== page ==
Kikanju Baku, Michael Gregory Jackson, Joseph Daley – Endogeny & Exogamy (2016)

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Kikanju Baku was the drummer on Roscoe Mitchell’s sterling two-part Conversations releases that revitalized the avant-garde legend; he made music on the fly with sympathetic talents from the current generation of experimental aces. Pianist Craig Taborn was the other partner on Mitchell’s recent project, and he’s achieved a measure of recognition as a diverse, brilliant musician over the last ten or twelve years in both sideman and leader roles. Much less has been noted about Baku, but there’s a good reason Mitchell asked him to play with him, and recently Baku put forth an album that provides all the clues that Roscoe picked up on when he sized up this up-and-coming percussion wizard. Endogeny & Exogamy (from the label Ethnicity Against the Error) is Baku in another setting with more established heavyweights, this time guitarist Michael Gregory Jackson and tuba player Joseph Daley. Also this time, there’s no real leader as the six improvisational pieces are co-conceived together.

Improv music does better whenever all the participants are experienced in the art of making music on impulse, and these three have that well covered: Jackson has created with Oliver Lake and Julius Hemphill, Daley has put in work with Sam River and Baku, of course, did so with Mitchell. But the improv factor gets amped up another notch by the fact that these single-day session sessions marked the first time Baku, Jackson and Daley have ever played together. What could spell disasters for mere mortals is turned into pure inspiration for musicians who relish going full bore in the darkness.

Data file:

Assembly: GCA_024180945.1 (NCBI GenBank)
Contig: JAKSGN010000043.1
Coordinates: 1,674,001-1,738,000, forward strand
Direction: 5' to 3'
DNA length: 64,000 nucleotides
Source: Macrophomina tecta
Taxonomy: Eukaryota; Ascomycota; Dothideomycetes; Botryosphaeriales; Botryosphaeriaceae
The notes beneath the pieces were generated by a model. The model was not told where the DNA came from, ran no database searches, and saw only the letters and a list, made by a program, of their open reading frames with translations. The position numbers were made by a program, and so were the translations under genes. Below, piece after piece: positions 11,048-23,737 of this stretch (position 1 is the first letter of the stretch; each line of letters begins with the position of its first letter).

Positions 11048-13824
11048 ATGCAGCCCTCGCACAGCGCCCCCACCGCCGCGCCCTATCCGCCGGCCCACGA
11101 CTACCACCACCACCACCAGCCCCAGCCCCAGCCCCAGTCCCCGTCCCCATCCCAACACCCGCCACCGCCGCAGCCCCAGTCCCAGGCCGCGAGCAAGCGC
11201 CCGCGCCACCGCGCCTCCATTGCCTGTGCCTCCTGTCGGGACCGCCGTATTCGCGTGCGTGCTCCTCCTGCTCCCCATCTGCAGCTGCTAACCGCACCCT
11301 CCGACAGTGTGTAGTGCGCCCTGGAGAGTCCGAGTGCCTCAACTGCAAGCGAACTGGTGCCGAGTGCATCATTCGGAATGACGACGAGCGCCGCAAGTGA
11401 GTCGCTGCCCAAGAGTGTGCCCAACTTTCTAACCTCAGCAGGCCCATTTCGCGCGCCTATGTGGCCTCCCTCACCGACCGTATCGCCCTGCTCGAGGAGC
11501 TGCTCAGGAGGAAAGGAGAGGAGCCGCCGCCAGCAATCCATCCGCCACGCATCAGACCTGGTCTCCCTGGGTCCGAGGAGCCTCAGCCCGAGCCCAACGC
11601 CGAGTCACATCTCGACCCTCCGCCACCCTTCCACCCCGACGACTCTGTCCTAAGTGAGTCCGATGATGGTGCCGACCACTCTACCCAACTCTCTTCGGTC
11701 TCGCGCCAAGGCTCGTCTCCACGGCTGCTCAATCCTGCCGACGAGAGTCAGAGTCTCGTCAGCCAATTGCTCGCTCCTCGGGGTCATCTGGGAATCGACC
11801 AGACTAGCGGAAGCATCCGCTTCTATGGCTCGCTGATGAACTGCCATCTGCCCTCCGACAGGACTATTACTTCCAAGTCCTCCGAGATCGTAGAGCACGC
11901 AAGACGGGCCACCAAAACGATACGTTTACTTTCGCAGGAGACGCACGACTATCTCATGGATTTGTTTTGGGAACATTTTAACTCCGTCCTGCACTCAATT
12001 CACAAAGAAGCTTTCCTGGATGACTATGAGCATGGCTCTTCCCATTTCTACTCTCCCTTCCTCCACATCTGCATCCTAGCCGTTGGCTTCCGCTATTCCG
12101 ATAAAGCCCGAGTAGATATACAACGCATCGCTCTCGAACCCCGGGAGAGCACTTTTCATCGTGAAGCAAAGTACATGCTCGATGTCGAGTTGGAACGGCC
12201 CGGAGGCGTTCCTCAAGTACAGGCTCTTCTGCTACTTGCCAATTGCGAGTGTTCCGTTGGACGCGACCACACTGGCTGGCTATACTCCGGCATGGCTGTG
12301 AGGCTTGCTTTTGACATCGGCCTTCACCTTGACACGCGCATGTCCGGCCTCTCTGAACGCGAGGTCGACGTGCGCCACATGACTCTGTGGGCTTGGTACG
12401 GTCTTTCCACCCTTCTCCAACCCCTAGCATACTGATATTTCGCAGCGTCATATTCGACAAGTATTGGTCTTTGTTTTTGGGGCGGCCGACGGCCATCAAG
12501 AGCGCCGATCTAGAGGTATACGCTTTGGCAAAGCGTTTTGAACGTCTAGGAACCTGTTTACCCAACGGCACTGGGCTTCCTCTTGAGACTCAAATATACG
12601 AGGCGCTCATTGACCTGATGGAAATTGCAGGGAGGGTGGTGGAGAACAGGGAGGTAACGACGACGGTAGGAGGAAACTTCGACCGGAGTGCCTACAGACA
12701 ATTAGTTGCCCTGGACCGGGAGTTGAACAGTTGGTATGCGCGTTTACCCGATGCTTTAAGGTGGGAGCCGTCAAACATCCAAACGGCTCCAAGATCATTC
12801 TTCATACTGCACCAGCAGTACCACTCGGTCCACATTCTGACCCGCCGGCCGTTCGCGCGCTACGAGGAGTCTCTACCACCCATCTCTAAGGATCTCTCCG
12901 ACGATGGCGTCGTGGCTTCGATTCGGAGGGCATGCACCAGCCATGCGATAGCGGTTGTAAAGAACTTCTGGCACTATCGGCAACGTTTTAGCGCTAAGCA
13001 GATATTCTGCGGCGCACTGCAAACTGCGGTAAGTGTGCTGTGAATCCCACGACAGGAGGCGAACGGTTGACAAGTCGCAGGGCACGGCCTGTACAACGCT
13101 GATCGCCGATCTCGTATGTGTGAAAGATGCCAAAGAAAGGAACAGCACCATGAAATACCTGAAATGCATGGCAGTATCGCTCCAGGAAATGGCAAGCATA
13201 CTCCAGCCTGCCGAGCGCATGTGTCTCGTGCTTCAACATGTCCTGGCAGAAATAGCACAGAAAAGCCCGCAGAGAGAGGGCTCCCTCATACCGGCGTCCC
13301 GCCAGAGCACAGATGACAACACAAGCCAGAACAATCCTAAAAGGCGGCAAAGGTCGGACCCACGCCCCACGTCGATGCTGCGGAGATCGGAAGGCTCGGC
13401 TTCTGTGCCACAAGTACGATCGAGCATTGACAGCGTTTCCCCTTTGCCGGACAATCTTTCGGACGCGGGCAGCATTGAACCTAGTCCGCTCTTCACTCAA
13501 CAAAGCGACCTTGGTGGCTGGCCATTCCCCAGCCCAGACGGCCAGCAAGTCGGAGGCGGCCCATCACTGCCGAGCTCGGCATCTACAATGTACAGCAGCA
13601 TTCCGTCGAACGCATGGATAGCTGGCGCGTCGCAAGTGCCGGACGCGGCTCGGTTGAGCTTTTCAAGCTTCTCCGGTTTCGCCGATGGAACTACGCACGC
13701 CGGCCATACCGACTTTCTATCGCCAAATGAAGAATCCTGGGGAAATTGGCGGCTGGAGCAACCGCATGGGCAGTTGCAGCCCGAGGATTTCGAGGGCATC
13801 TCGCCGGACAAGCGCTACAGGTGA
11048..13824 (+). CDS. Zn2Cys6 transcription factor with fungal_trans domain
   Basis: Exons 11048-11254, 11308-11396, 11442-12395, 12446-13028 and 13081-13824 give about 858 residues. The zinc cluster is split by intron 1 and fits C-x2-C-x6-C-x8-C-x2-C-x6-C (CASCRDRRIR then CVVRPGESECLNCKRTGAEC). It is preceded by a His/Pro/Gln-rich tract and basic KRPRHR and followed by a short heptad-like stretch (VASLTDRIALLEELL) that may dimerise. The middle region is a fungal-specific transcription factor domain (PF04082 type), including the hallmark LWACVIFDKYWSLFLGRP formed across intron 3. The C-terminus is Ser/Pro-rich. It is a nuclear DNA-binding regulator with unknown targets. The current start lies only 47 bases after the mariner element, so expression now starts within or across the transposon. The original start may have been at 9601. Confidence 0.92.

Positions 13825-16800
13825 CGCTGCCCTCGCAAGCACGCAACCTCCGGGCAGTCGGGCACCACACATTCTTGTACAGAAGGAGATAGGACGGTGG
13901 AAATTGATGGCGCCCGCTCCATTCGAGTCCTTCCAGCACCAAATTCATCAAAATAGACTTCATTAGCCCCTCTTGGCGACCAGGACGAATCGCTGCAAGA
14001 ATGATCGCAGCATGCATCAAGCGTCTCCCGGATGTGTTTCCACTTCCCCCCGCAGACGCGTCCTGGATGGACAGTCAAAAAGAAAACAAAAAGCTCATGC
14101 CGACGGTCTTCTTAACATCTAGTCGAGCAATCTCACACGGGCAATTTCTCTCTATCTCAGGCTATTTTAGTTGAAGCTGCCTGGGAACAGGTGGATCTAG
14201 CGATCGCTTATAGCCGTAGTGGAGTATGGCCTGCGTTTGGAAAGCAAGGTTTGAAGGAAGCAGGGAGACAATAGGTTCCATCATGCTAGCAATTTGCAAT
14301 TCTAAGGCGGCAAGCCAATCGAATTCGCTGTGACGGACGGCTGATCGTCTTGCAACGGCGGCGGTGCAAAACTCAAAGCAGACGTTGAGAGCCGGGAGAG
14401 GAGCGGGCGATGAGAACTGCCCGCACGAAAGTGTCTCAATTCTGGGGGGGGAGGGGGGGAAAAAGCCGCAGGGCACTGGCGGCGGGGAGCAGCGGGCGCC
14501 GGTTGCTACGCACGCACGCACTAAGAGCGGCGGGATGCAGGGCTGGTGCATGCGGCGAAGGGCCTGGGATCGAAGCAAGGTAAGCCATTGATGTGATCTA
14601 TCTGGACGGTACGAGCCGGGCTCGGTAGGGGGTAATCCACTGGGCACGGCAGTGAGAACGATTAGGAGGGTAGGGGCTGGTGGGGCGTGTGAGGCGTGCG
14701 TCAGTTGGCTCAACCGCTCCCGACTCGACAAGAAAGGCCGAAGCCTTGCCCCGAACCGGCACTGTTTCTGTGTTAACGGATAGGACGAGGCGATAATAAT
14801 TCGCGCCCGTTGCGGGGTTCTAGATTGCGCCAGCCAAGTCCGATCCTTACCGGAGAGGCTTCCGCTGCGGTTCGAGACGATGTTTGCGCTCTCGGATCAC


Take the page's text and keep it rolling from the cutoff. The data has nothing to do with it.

Baku once again thrives in the presence of older, big-name vets. He paradoxically plays with such density and also catlike agility, filling up so much sonic territory but leaving open certain tonalities for the other two to exploit.

On “A Distinct Clerisy of Blacc Astrologists & Autogenic Augurist Abstractions,” a song that’s even longer than its title, Jackson and Haley note-chase each other in a sandbox Baku prepared just for them, after an initial, tentative period of getting to know each other. While Daley is commanding the low end with rumbles, cogitations and fits of wails, Jackson’s fuzz tones brings abrasiveness to the party, hinting at James ‘Blood’ Ulmer and Sonny Sharrock, while you can hear where the seeds were sown for guys like Vernon Reid and Elliott Sharp. Jackson’s rock side is further revealed once Baku launches into a groove based on a suggestion by Haley that carries them for the last few minutes of this twenty-one minute performance.

“Acetabulum Astropath” is nearly that long, but takes on a more spiritual character. Similar to the spacious, delicate dance of Miles Davis’ “Yesternow,” they meld their voices together to forge something even more otherwordly, and gain steam in a race to the other side of the intensity spectrum. Baku and Daley combine to create a thunderous fog on “Alfarrobeira Hongchow” that Jackson cuts through with stinging whines that’s eager to mix it up when the Baku/Daley gets their train rolling at full speed. On the next track, Baku can be heard discharging sampled sounds from FX pedals and Haley’s tuba is occasionally heard on this album through its own distortion unit as well.

Once again within the demanding circumstances of frenetic and totally unpredictable jazz in the presence of established masters of the art, Kikanju Baku flourishes. Maybe it’s time for people other than Roscoe Mitchell to pay more attention to this guy.

Wanna copy of Endogeny & Exogamy? Get one direct from the source by contacting Baku at Visit Kikanju Baku’s website for more info.

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